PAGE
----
In May, Sanders appeared before the task force and "said convention centers were in a bubble and would be overbuilt for five to ten years," says Erie, who attended. "He told them it was the wrong time to talk about expansion," particularly with the economy so weak. Yet the report made it sound like Sanders told the task force to go ahead with the expansion -- that San Diego could be the exception to the rule. But Sanders had said no such thing. Sanders had told the members that the center's statistics were unreliable. After the meeting, Erie and one of his graduate students listened while Sanders told Carol Wallace, head of the center, and Johnson how misleading numbers so often are reported in the center's published stats. For example, the center's consultant counted the Super Bowl and a rock'n roll marathon as conventions. "He [Sanders] told them how the numbers were inflated to make the convention center look good," says Erie. Wallace and Johnson "were devastated about what Woody had to say. It was one of the most embarrassing exchanges I have heard in my life. They didn't even know their consultant was cooking the books."

During the May meeting, one of the members of the committee even asked Sanders if he had ever been in a convention center, remembers Erie. "In San Diego, criticizing is a punishable offense. This is the mark of a second rate, insecure city that can't take constructive criticism." Erie goes on to say that "the whole proposed expansion is ludicrous." Already, the convention center can handle 93% of the kinds of conventions and meetings that are put on around the country. The committee that the mayor of San Diego appointed to study the convention center expansion was "a stacked deck," says Erie. "The results were preordained. This is Amateurville." (There was only one member of that committee who is not a cheerleader for corporate welfare.)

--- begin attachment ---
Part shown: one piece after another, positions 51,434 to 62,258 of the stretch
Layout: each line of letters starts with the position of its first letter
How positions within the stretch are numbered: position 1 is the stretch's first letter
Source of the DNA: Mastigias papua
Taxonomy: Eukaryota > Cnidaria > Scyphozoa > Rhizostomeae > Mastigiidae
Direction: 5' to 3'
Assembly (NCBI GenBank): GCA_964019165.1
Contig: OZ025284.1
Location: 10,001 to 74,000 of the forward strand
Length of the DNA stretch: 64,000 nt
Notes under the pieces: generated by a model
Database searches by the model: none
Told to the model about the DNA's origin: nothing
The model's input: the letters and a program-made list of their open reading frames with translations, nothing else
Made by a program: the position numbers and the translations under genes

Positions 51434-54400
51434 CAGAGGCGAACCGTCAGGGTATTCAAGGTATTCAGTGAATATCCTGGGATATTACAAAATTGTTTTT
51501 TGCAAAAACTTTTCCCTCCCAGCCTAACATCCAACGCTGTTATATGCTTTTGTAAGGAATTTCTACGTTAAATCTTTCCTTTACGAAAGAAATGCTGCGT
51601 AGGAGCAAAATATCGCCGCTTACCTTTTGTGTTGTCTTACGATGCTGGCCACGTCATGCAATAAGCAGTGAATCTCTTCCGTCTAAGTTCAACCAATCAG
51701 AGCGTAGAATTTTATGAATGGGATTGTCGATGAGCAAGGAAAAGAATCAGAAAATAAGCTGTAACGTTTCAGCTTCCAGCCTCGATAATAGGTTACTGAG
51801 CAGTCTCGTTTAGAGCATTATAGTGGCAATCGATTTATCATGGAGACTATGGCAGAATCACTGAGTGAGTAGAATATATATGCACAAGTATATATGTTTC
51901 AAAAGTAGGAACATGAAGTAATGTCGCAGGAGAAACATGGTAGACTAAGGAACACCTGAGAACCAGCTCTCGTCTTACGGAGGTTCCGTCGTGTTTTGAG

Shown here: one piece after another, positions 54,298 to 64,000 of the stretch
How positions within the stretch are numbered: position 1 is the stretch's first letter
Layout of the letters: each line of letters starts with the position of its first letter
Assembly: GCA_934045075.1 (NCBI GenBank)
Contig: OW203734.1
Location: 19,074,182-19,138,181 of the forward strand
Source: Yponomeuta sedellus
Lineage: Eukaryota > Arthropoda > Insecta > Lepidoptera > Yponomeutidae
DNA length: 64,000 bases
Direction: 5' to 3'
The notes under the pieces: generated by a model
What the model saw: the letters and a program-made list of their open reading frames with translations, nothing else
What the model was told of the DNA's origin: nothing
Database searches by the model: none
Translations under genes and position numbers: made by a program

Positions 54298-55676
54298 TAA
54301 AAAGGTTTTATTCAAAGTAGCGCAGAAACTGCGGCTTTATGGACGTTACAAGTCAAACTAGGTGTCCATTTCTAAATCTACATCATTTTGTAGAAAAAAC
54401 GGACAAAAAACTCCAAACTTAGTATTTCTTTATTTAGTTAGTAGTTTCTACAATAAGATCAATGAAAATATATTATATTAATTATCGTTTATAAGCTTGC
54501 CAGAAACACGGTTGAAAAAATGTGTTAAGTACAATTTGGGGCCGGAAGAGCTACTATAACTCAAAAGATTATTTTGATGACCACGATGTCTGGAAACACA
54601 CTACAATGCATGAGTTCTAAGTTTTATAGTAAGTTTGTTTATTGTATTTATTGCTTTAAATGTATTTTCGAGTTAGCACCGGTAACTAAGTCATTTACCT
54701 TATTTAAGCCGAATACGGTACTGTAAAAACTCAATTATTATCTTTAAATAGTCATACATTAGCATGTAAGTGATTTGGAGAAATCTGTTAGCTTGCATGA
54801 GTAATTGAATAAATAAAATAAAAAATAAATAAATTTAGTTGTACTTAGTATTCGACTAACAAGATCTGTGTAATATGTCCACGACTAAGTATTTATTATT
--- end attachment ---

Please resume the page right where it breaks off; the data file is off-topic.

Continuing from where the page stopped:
But this is how things are done in San Diego. Statistics are falsified, expert witness testimony is distorted. The establishment doesn't care, because the money for these projects will come from the taxpayers; private capital won't be put up.

After I talked with him Friday, Heywood Sanders agreed to go over the report carefully. I will interview him again Sunday and have a report here.

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Comments
2

Let me thank Professor Sanders for his testimony. He has shined a bright light on the roach nest that passes for leadership in San Diego.

San Diego shouldn't be "a second rate, insecure city that can't take constructive criticism." We can be better.

Much better.

Steve Johnson and Bob Nelson are disgraces to our city. They claim that Professor Sanders is a "whack job" and that his testimony was without value.

Well, these jokers with their phoney numbers and inflated egos have been exposed. The mayor's task force was a stacked deck that, with the laudable exception of Lani Lutar, voted in favor of rampant and obvious stupidity.

Don Bauder, Professor Erie, and the Voice of San Diego deserve a lot of credit for bringing the truth of this sham to the attention of your readers.

San Diego cannot come to grips with, much less solve, its many problems until we stop relying on the recommendations of self-interested fools who have been consistently wrong in the past.

All the members of the task force, with the exception of Lani Lutar, should be barred from ever advising the city on any issue ever again.

Is this something the Grand Jury could investigate?

Best,

Fred Williams

Sept. 2, 2009

Response to post #1: Good analysis, Fred. One thing to ponder: is the task force stupid -- or crooked? Best, Don Bauder

Sept. 2, 2009